Immigration. Travel. Living.

Nuances of living in France

Flag of France

According to numerous reviews of tourists, Paris is the most beautiful city in the world, about 30 million people come to admire it every year. And hundreds of thousands of foreigners from different parts of the world dream of contemplating the Eiffel Tower and walking along the Champs Elysees every day.

According to official figures from the United Nations World Tourism Organization (UNWTO), France is the most visited country in the world. Last year, the flow of tourists almost reached 90 million. Next, let’s talk in more detail about prices, taxes, in-demand professions, salaries, higher education, medicine, as well as the pros and cons of living in France in 2021.

Pros and cons of living

France has a population of just over 65 million. At last count, about 85% of residents are of European (white) descent, 3.5% are black and 1.5% are Asian. The French are one of the least religious nations; up to 40% of citizens do not give preference to any faith. By the way, the official population census on racial and ethnic grounds is prohibited in this country. Let’s highlight the positive and negative aspects of living in France.

 

The pros

  • France has a comfortable climate for life, many architectural monuments, galleries, and museums with world masterpieces of art. Here you can find entertainment for all tastes, including attending large-scale sporting events, relaxing on a well-groomed seaside, or a luxury ski resort.
  • French cuisine is one of the finest in the world. There are more than 350 types of cheeses and an uncountable number of wines from 17 regions of the country. The quality of local food is confirmed by a special certification system that has existed since the distant 1411.
  • There are not many countries with free higher education in Western Europe. France is one of them. Moreover, foreign students have equal admission rights along with the French.
  • In France, affordable, modern, and effective medicine.
  • A large developed economy and high consumer demand make it possible to effectively conduct business in France and build a successful professional career. The official workweek is 35 hours long, and employees are guaranteed 30 days of annual leave and many benefits.
  • France is a good example of upholding European values, including the guarantee of human rights and freedom of speech.
  • Excellent infrastructure and public transport network.

Cons

  • Bureaucracy in government offices, including long queues and many forms to fill out.
  • Learning French is vital to integrating into the local community.
  • Most shops close daily from 6:00 pm to 7:00 pm and are closed at lunchtime and on Sundays.
  • Many French houses and apartments for sale or long-term rent are very old and in need of renovation.
  • According to price comparison experts, France is one of the most expensive countries in the world.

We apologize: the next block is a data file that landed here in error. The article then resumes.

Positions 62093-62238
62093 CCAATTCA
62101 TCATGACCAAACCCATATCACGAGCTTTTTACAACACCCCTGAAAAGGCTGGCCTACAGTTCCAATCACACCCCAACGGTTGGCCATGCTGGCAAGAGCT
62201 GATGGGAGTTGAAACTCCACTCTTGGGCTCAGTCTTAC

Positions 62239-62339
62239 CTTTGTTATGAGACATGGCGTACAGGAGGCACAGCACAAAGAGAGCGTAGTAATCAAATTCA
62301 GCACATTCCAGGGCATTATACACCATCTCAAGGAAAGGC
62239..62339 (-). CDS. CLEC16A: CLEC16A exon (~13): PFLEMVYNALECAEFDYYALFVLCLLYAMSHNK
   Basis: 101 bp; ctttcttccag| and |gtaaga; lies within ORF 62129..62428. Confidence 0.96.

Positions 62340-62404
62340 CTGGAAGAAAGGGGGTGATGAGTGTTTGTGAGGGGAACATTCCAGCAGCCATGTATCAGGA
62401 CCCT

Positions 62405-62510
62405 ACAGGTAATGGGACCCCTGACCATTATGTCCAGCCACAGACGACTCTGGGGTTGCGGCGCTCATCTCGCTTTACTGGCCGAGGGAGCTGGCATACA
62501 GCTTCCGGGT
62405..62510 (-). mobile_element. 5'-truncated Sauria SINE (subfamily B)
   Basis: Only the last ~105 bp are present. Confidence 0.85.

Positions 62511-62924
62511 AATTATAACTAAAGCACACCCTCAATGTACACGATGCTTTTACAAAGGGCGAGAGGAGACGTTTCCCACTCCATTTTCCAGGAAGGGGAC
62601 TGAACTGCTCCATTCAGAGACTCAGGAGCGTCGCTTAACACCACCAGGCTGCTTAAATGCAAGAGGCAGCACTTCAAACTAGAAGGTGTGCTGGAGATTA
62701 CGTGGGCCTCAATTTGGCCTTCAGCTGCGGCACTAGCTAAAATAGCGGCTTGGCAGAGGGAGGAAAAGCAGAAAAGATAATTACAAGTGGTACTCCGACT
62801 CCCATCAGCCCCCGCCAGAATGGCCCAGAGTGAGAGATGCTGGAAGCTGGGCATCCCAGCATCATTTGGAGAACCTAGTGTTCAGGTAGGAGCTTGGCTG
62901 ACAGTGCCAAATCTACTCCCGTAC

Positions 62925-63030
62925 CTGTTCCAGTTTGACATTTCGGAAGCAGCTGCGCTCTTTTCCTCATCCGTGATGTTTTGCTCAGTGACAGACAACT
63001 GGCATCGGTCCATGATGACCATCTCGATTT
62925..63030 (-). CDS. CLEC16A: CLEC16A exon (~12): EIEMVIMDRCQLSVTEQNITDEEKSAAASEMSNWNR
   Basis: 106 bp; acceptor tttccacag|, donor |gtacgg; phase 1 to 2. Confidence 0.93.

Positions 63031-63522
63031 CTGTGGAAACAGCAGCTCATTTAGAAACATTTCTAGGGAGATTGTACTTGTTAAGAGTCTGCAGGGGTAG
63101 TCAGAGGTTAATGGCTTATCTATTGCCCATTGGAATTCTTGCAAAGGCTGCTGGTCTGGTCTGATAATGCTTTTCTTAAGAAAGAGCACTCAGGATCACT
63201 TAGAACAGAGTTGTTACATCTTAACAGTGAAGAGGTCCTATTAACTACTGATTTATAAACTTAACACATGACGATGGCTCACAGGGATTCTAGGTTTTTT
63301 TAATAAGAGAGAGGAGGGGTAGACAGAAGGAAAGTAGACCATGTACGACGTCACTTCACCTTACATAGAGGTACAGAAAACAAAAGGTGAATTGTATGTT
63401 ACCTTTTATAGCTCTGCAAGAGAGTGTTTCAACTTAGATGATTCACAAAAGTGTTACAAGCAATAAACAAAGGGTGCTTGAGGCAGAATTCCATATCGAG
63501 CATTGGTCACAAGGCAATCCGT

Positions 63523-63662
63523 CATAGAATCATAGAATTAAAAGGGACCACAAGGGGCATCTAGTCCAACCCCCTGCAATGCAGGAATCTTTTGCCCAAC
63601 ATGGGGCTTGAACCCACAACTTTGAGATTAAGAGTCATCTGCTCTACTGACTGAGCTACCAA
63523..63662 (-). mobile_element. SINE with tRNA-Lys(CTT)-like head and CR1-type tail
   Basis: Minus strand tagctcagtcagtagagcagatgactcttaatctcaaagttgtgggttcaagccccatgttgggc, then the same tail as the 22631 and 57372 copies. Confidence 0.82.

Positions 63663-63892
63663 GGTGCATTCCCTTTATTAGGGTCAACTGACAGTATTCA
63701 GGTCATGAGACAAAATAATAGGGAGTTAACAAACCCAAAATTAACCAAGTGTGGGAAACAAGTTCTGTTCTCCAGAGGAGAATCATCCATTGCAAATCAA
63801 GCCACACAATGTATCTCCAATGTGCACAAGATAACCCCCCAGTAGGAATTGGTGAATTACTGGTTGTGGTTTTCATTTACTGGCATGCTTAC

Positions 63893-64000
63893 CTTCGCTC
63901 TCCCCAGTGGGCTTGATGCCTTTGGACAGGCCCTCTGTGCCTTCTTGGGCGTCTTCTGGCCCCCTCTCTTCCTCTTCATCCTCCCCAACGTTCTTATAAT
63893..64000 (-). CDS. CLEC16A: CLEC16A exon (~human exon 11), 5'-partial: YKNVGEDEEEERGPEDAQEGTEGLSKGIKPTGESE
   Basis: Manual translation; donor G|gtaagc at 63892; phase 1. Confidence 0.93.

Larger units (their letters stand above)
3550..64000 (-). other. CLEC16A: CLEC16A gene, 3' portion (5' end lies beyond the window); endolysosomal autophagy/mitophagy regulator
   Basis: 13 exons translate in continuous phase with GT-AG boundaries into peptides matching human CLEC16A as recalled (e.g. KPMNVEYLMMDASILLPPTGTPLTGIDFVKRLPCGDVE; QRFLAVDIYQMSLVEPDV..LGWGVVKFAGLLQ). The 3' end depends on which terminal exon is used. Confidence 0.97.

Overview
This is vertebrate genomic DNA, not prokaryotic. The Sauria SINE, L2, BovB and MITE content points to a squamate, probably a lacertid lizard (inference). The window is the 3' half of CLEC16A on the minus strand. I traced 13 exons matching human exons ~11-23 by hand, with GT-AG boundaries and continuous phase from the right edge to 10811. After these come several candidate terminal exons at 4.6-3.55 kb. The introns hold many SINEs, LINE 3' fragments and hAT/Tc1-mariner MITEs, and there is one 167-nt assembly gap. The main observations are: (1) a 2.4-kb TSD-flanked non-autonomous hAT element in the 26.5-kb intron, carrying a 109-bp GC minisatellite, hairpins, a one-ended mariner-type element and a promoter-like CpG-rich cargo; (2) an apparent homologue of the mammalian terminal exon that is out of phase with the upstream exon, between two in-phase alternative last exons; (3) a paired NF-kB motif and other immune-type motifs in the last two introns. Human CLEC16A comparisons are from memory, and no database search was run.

Louvre Museum, Paris

Work and salary

Despite a developed economy and moderate unemployment (about 9-10%), finding a job in France is very difficult. According to statistics, at least 2-3 people apply for one vacancy. It is best to look for work in Paris, Bordeaux, Lyon, and other major cities. But in any case, the competition with the French and citizens of other EU countries will be enormous.

For legal employment, foreigners from third countries, including Russians, are required to find a vacancy in advance and sign a contract, issue a work permit and open a work visa. Citizens of the CIS countries are most attracted by seasonal employment in the field of agriculture or tourism – crop pickers, waiters, cleaners, maids, cook assistants, and so on. Job in Nice is in great demand.

From 1 January 2021, the official minimum wage in France is € 1,554.58 per month before taxes. The hourly rate is € 10.25. The average salary in France is about 3,085 euros per month or 2,400 euros net. In Paris, you can count on a monthly income of 2,500 euros (net) and above.

 

Higher education

As mentioned above, one of the advantages of living in France is the opportunity to receive quality higher education on a fee basis. Usually, public French universities only charge a registration fee of 200-400 euros per year. Besides, you need to pay social security costs of about 200 euros.

The best universities in France include the Sorbonne, as well as the universities of Strasbourg and Montpellier. To enroll in a higher education institution, a foreign student must provide a certificate of proficiency in French and a certificate of secondary education. In private universities and higher schools in France, tuition fees vary from 8 to 20 thousand euros per year.

Medicine

The French health care system is of high quality and is largely funded by the government, which on average receives just over 10% of GDP annually. Usually, along with a residence permit in France, a foreigner is provided with a carte Vitale health insurance card, which opens access to free health care services, including many drugs. Even in the case of hospitalization, patients are charged no more than 18 euros per day.

The Protection Maladie Universelle (PUMA) program has been operating in France since January 1, 2016, replacing the old French health insurance system Couverture Maladie Universelle (CMU). Now, easier access to medical services is provided to all residents of France, including foreigners who have been legally in the country for more than 3 months. 

In conclusion, we note that the life expectancy in France at birth in 2021 is 81.9 years (men – 78.8, women – 85.2). According to criteria such as climate, transport system, ecology (air quality), housing affordability, and labor market, the best cities to live in France are Nantes, Lyon, Rennes, Bordeaux, and Toulouse.

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